IP telephony involves the use of an IP-based network to replace the legacy telephony services provided by PBX (private branch exchange) systems. This involves the use of an IP telephone, a call manager, and gateway services for the access to the main telephone network. The call manager will probably be located in a network server, and many of the gateway functions will be provided inside the networking equipment. Cisco’s 6500 series switches support many gateway functions.
IP packets traveling to and from the PC and to and from the phone share the same physical link to the same port of the switch. If the switch is already configured on a subnet-per-VLAN basis, this can cause problems if insufficient IP addresses are available.
One way of meeting the demands of mixed services, such as voice and data, is to allocate a VLAN specifically for the purpose of carrying voice traffic. These special VLANs are known as auxiliary VLANs. One advantage of auxiliary VLANs is that they can be used to ensure that data traveling across the shared link does not reduce the quality of service demanded by the IP phones. Another is that they allow the creation of a new VLAN with a new range of IP addresses just for the phones.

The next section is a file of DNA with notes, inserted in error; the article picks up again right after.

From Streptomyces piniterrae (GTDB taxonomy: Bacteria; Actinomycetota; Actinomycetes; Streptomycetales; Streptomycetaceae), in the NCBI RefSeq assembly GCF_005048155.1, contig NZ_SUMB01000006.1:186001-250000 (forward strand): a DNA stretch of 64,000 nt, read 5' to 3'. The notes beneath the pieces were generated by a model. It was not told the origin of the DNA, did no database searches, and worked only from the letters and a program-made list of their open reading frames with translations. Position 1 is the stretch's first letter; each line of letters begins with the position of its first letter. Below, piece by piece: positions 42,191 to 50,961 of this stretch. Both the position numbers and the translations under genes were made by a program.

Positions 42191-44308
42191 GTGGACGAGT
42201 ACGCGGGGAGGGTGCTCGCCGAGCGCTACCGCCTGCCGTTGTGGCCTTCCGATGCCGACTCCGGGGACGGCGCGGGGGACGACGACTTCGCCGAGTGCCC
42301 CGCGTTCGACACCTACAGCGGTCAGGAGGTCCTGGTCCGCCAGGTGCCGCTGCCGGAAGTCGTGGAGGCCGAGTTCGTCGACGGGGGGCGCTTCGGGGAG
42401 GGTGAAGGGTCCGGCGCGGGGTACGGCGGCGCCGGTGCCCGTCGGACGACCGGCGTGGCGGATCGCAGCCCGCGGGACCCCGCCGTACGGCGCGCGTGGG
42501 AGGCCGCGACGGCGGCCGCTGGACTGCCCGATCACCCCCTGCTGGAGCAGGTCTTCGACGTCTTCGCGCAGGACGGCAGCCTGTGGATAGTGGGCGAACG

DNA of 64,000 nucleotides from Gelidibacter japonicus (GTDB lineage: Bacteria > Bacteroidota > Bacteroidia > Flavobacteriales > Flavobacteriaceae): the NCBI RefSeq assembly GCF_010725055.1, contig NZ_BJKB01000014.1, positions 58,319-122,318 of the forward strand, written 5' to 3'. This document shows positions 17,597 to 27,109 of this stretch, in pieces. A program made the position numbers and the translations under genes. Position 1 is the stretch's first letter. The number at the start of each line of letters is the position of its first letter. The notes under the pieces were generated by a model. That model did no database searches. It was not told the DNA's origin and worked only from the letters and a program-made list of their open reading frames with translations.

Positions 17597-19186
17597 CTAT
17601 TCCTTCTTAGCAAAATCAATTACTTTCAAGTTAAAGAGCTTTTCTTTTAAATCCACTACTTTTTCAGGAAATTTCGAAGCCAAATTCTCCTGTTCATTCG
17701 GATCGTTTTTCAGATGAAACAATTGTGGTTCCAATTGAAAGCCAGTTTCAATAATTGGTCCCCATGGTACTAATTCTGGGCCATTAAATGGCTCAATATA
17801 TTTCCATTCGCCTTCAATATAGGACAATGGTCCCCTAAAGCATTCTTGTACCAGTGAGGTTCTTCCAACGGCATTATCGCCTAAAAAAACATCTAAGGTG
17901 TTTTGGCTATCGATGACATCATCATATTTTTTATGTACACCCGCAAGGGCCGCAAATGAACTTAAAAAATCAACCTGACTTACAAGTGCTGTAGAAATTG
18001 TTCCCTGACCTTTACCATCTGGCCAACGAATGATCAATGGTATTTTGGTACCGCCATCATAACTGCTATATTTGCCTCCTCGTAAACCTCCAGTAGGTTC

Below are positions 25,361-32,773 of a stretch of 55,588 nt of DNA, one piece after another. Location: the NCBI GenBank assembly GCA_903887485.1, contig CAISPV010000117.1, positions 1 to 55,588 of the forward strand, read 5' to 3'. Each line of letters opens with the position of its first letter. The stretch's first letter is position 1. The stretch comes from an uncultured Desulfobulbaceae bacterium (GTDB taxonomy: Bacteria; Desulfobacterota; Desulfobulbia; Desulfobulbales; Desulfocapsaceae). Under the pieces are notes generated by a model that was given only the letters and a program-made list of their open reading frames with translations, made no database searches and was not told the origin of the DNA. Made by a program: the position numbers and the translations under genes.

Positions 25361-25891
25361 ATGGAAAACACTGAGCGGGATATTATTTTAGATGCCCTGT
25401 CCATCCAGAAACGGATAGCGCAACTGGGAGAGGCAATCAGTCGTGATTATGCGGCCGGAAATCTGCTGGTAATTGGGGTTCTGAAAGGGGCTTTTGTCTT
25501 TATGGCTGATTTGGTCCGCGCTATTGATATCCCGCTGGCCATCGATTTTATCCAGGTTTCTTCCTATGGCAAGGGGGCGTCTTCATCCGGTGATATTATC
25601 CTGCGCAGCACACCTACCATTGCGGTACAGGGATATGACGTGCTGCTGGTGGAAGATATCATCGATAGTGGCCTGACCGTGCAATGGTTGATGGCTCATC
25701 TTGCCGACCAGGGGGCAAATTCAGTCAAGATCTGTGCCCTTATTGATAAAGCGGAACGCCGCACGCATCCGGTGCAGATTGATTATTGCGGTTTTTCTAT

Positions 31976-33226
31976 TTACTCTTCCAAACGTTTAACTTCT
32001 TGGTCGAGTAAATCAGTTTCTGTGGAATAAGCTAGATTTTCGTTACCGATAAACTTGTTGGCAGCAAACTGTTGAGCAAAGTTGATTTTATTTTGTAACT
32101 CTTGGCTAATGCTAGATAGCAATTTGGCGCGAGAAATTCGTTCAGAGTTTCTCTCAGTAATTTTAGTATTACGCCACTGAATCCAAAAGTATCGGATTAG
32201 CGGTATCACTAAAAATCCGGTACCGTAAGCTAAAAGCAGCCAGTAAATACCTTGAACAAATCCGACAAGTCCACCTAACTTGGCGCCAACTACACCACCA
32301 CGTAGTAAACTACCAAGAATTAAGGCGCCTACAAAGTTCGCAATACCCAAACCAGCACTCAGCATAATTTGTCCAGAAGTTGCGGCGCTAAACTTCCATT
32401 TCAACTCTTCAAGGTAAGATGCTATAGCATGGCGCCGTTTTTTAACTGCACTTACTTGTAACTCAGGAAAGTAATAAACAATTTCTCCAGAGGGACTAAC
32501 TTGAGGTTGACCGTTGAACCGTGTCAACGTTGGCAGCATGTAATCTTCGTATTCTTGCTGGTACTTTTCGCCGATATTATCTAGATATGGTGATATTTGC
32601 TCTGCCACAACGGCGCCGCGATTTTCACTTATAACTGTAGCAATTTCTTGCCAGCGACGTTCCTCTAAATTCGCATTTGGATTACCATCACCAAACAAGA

The IEEE 802.1p protocol is used to define quality of service at the MAC layer. Priorities are appended to the frame and these are regenerated at each layer 2 forwarding interface, based upon priorities established in the switches. This is covered in greater detail later in this book, but I just wanted to point out how QoS can be achieved with auxiliary VLANs.